The streets of Hollywood of course are notoriously walked by millions of young men and women rather than have to go get jobs as shoe salesmen and waiters because they can't show their talents. While I have the feeling that no Rose is born to blush on scene it takes time. In some cases it requires enormous patience just enormous in durance. You have to have the ability to overcome heartbreak disappointment frustration. This is in addition to what we were talking about before which is talent. I think one of the most discouraging things about showbusiness code is the fact that talent and character do not often go hand in hand. I have known some brilliantly talented people but I have absolutely no use for personally. I know some wonderful people. One fortunately are not very
talented but I am convinced that if you have the ability to endure and if you have your eye on a star. And you are willing to pursue it. I'm go through all the pain. And all the all the disappointments that you will face that you will get a chance to show what you have to offer. The star you have your eye on may turn out to be yourself. Wow I really don't think so. From work that I've done in various fields of our I should say from work I've done in biography. I am pretty well convinced that people are very confused about themselves. Someone once said that there are but we all are three different kinds of man. What we think we are what others believe we are and what we really are. And I think most of us live in this kind of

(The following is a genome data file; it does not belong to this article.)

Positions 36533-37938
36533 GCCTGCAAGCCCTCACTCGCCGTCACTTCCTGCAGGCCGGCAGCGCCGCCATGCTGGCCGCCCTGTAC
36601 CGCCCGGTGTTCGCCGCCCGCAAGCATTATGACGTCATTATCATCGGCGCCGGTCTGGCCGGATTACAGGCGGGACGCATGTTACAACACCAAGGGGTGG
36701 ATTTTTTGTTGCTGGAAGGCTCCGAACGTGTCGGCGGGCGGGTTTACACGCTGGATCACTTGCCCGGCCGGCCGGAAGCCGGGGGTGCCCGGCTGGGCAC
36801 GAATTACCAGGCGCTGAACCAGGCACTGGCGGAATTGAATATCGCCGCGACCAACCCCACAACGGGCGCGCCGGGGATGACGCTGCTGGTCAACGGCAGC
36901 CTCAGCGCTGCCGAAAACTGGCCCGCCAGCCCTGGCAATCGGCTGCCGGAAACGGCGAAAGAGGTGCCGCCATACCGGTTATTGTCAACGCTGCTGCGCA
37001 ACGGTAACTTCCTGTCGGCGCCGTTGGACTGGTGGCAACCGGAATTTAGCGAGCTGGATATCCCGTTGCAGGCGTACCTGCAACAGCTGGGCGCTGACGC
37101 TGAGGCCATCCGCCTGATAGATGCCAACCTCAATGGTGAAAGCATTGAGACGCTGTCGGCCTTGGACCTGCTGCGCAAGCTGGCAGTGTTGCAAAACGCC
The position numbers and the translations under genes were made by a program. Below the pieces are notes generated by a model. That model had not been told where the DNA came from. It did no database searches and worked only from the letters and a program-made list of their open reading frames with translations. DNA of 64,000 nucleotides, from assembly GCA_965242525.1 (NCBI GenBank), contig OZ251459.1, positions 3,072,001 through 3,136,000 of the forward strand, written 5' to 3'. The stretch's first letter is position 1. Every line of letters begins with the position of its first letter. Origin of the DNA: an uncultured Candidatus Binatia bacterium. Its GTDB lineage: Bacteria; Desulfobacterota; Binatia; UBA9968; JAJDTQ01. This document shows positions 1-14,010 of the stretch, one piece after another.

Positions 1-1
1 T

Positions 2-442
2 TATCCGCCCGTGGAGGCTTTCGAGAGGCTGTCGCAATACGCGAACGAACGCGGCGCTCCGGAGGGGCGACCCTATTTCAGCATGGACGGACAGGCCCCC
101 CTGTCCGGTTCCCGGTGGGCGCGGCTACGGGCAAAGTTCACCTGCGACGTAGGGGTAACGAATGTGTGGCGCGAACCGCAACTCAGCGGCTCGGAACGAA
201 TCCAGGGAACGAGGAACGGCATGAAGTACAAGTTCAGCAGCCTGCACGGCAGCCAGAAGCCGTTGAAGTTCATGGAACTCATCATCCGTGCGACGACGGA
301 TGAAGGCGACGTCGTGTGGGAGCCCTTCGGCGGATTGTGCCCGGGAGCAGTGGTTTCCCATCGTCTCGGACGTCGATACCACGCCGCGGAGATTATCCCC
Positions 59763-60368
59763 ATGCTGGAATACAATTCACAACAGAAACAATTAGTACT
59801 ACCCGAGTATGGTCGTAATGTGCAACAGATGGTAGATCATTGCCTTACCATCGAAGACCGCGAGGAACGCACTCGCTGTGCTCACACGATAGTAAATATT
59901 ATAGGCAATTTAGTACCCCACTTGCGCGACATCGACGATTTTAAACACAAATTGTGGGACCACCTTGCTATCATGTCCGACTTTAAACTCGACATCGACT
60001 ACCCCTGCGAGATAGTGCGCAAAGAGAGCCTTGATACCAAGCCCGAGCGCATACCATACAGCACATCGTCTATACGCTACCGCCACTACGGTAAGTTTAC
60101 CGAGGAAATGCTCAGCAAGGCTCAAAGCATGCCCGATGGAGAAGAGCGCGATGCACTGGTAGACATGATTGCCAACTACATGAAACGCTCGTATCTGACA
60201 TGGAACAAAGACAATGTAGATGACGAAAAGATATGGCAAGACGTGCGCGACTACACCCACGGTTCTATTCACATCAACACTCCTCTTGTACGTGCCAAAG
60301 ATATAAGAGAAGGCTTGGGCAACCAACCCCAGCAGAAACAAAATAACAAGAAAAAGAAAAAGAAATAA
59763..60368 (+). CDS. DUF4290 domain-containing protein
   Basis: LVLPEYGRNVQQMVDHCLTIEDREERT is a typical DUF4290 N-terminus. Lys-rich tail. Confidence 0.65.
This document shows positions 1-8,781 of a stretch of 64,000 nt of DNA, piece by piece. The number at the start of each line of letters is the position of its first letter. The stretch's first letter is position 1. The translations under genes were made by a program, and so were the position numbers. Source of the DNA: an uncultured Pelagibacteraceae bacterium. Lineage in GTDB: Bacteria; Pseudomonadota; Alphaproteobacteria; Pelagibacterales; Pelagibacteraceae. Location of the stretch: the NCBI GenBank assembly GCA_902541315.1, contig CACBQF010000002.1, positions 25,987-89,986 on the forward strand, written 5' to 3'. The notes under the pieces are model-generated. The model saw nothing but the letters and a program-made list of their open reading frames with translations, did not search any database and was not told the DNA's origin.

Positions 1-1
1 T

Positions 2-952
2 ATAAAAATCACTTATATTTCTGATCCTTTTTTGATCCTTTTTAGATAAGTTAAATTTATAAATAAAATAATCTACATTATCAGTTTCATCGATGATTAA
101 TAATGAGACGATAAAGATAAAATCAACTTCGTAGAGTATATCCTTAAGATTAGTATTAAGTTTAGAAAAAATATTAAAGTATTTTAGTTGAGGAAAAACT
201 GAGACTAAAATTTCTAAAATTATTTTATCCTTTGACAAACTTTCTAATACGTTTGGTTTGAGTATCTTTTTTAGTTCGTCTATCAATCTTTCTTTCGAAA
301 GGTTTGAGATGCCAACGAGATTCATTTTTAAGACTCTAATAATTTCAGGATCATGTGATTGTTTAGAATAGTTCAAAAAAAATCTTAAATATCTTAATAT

confusion we're never really quite sure it is someone else. In historical terms who finally makes this identification and says this is what he appears to abandon very often. Given that appraisal might be inaccurate because all of us are writing a welter of drivers unspoken ambitions fears courage all the other things are going to making a human being and many of these things most of them I'm convinced are never fully articulated. We go we shuffle off finally down this long corridor of time and nobody really ever knows exactly what we are we can only guess. So referring again to keeping your eye on the star that star that I talked about is perhaps an image of its own. It may be in the image of power might be in the image of fame it might be in the image of
money. It might be in the image of a very noble ambition such as wanting to do something good for your fellow man. It might be related to all 15 20 or 100 different kinds of drives that man had. But it has to be a fixed point and you have to dream about that point and hope that you can reach it. Now you may finally reach that star and find that it's not the one you want. By the time you have found it. You may have changed some of its Some of the points of the star but you have to have that fixed point of view. It helps to get there. May I ask you one more question Mr. Sherry. Do you see the present situation of the motion picture industry. A great artistic future. Are there
other ways of translating ideas into communication into drama and so on crowding the film off the stage so to speak. No films will never be crowded off the motion picture industry has gone through many radical changes in the last 20 years. The elimination of certain secure economic advantages like block booking. Production companies owning theaters which ended with the horsemen the divorcement proceedings. The advent of television the advent of other diversions the fact that a man our audience has much more leisure time has also changed the concept of motion pictures. But man will never stop going to motion pictures because motion pictures isn't just a